North Korea Returns Remains of 200 Fallen Soldiers

By Bowen Xiao
Bowen Xiao
Bowen Xiao
Bowen Xiao is a New York-based reporter at The Epoch Times. He covers national security, human trafficking and U.S. politics.
June 21, 2018Updated: June 21, 2018

North Korea returned the remains of 200 American troops who went missing during the 1950–1953 Korean War, President Donald Trump said during a rally on June 20.

“We got back our great fallen heroes, the remains sent back today, already 200 got sent back,” Trump told a crowd of supporters during a rally in Duluth, Minnesota.

A day earlier, American officials told Reuters that in the coming days, North Korea would be handing over a “sizeable number” of remains to the U.N. Command in South Korea that would then be transferred to Hickam Air Force Base in Hawaii.

More than 35,000 Americans died on the Korean Peninsula and 7,702 are still missing in action, according to the Defense POW/MIA Accounting Agency.

Of those, an estimated 5,300 are believed to be in North Korea. North Korean officials have indicated in the past that they have the remains of as many as 200 U.S. troops, the Pentagon said. In total, more than 36,500 U.S. troops died in the conflict.

The move comes after Trump met with North Korean leader Kim Jong Un at a historic summit on June 12 in Singapore. The president said at a news conference afterward that Kim had agreed to return the remains. Trump’s remarks about the remains on June 20 were part of a broader description of progress made in North Korea.

“They stopped shooting missiles over Japan. They stopped all nuclear testing. They stopped nuclear research. They stopped rocketry. They stopped everything that you’d want them to stop. And they blew up sites where they test and do the testing,” the president said.

“A year and a half ago, nobody thought that was possible. In fact, before I was elected, everybody assumed we were going to war. It would be a vicious war.”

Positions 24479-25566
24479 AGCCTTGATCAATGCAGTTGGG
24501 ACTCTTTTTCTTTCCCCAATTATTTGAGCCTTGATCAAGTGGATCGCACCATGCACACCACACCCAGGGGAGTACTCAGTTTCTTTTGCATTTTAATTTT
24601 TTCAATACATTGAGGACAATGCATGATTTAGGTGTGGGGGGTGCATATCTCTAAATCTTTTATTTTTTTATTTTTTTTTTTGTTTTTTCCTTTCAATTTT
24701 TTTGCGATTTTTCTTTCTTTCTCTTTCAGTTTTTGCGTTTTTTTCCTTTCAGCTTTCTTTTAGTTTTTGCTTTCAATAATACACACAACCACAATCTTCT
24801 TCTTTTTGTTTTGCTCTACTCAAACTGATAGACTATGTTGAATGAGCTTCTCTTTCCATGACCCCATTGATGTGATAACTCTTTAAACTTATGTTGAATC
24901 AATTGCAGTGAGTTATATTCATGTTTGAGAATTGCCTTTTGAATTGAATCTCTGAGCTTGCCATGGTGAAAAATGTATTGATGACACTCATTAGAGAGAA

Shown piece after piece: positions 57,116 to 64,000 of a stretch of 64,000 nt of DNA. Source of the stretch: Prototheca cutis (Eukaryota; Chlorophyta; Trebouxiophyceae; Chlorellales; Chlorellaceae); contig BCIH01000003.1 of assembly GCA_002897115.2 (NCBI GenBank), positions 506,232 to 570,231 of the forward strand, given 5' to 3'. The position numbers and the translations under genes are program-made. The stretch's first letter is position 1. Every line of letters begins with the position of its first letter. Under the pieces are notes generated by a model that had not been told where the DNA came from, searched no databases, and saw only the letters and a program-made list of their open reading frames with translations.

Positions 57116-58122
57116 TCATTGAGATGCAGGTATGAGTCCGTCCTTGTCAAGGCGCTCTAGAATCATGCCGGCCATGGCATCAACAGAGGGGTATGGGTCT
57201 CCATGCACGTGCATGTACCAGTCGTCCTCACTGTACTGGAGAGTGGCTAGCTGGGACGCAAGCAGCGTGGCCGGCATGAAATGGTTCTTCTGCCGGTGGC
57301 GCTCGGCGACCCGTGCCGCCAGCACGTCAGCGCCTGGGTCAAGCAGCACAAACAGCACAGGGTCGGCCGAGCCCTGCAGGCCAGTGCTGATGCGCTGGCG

Keith Harman, the head of Veterans of Foreign Wars, thanked Trump in a June 6 letter for bringing up the issue on behalf of the American families who have been waiting for closure.

“The VFW salutes President Trump for bringing this issue to the table, and we thank the North Korean leader for agreeing to it. Now the hard work to bring the initiative to fruition begins,” Harman said.

A prior repatriation agreement between the United States and Korea was terminated in 2005 due to political tensions. The deal lasted for 15 years, allowing the United States to recover 229 sets of remains and identify scores of others.

The United States led a group of 16 nations in fighting alongside South Korea against North Korea, China, and the Soviet Union. The bloody conflict resulted in the deaths of nearly a million soldiers and hundreds of thousands of civilians.

Technically, the two Koreas are still at war. The bloody battles finished with a stalemate and a 1953 armistice that resulted in the division of Korea into the North and South.


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